The LED that provides power status is situated between the Power (PWR) and USB On-The-Go (OTG) ports. It lights up red when the board is powered up and switches off when either power is removed or the main SoC is shut down (for example, when a sudo shutdown command is issued).

Serial port LEDs

The board has green and yellow LEDs near the serial console connector (USB micro-B), those show TX/RX activity via serial interface. The green LED lights up when there is activity on the RX line (indicating data is being received over the serial interface), while the yellow LED lights up when there is activity on the TX line (indicating that data is being transmitted over the serial interface).

SoM hardware details

The system-on-module (SoM) included with the Dev Board is based on NXP's iMX 8M system-on-chip (SoC) and contains all the essential system hardware, including the Edge TPU and Wi-Fi/Bluetooth radios. It is attached to the Dev Board baseboard with three 100-pin board-to-board connectors.

Note: If you are interested in using the Coral SoM with custom PCB hardware (instead of the baseboard provided with the Dev Board), you can learn more about the standalone SoM in the Coral SoM datasheet.

Figure 10 shows the dimensions of the SoM.

Figure 10. Coral SoM dimensions without the heat sink and fan

To ensure reliable operation and performance, the board should operate in the following environment:

  • Temperature: 0-50° C

Thermal solution

To maintain functional heat levels the Dev Board includes a heat sink and a fan with the following specifications:

  • Speed: 9k RPM
  • Airflow: 138 LPM (4.9 CFM)
  • Voltage: 5 V DC
  • Power (peak): 0.65 W
  • Static pressure: 42 Pa (0.17 in-H2O)
Caution: Avoid touching the heat sink during operation. Whether or not the fan is running, the heat sink can become very hot to the touch and might cause burn injuries.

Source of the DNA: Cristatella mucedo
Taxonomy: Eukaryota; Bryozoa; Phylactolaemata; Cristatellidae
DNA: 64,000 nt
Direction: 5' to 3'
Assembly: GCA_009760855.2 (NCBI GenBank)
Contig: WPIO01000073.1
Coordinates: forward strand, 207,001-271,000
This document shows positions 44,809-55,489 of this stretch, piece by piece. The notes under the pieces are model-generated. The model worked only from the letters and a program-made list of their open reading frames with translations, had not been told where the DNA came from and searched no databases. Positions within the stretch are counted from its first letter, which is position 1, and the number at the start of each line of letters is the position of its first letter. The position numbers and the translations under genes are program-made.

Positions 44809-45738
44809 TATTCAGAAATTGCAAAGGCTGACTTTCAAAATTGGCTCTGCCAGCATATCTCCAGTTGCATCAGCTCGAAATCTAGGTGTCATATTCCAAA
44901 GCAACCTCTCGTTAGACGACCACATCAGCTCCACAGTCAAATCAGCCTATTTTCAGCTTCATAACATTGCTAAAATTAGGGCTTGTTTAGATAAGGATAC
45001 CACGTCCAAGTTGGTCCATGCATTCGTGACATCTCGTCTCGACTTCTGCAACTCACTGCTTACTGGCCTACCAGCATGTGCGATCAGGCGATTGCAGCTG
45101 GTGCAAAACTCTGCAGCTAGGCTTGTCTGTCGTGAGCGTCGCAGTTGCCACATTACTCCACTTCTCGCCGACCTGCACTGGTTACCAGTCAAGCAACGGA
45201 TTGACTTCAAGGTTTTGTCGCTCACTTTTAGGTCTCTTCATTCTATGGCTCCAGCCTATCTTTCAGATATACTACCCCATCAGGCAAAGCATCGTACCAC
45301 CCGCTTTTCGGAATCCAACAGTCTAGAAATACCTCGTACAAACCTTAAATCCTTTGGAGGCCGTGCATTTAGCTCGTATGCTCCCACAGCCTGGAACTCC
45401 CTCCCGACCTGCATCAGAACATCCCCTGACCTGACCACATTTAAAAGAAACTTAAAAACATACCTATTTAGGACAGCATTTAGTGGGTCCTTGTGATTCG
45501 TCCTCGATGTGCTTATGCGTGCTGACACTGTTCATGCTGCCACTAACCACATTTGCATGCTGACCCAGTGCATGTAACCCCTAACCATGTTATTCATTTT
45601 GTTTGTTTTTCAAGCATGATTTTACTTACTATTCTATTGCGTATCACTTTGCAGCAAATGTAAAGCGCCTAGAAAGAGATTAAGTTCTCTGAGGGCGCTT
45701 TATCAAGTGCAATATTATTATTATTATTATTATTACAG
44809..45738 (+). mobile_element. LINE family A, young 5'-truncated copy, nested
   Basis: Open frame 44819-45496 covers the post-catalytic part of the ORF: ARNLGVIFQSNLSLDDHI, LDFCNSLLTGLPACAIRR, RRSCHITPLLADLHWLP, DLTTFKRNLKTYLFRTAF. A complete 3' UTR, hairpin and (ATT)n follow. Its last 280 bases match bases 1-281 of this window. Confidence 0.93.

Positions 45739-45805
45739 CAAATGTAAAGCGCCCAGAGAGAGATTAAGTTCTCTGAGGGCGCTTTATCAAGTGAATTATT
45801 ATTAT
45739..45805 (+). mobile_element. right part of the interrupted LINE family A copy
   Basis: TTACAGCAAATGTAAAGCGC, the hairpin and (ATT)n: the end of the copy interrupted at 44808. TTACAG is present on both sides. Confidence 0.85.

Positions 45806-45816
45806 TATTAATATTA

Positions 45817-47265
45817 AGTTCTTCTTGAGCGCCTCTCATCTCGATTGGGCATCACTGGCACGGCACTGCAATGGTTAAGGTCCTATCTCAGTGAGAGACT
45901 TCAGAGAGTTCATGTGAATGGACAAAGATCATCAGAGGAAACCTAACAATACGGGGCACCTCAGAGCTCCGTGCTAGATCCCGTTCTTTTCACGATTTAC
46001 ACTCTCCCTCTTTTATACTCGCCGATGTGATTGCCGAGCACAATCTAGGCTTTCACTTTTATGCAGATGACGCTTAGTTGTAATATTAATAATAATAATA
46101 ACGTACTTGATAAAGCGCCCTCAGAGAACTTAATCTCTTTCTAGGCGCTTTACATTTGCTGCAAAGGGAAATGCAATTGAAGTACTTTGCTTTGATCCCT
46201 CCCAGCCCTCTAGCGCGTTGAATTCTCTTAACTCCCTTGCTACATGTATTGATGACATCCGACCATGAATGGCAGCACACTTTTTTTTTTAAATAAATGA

Environmental and mechanical reliability tests

Verified results for environmental and mechanical reliability tests
Test Conditions Verified
Temp cycling Non-op, -40° C (LT) to 85° C (HT), 7 minute ramp, 23 minutes dwell, 60 minutes/cycle 200 cycles
Heat soak Non-op, 85° C @ 85% RH 200 cycles
Audio jack cycling 50% manual plug/unplug, 50% uniaxial machine plug/ unplug 1000 cycles
HDMI cycling Manual plug/unplug 100 cycles
MicroSD cycling Manual plug/unplug 100 cycles
Vibration 3 axes (X, Y and Z), 15 minutes per axis, 10-500 Hz. Amplitude: 2.16 Grms 45 minutes
USB-C connector cycling Manual plug/unplug 1000 cycles
USB-A connector cycling Manual plug/unplug 1000 cycles
Micro USB connector cycling Manual plug/unplug 1000 cycles
Fan run life 40°C, 65% RH 70k hours


Schematic and layout files

Dev Board schematics, layout, and 3D files
Coral-Dev-Board-baseboard-schematic.pdf Baseboard schematic in PDF Baseboard schematic files in Altium format
Coral-Dev-Board-baseboard-layout-Allegro.brd Baseboard CAD layout in BRD format
Coral-Dev-Board.STEP Dev Board (baseboard and SoM) 3D CAD file in STEP format

Document revisions

History of changes to this document
Version Changes
1.3 (January 2020)
  • Added information on LED behavior.
1.2 (August 2019)
  • Added schematic and layout files
1.1 (August 2019)
  • Camera cable pinout corrected.
1.0 (June 2019)
  • Removed SoM hardware details (now instead see the SoM datasheet)
  • Added Edge TPU performance details
  • Added table captions
  • Retitled some sections
  • Miscellaneous copy edits
Beta (March 2019) Initial release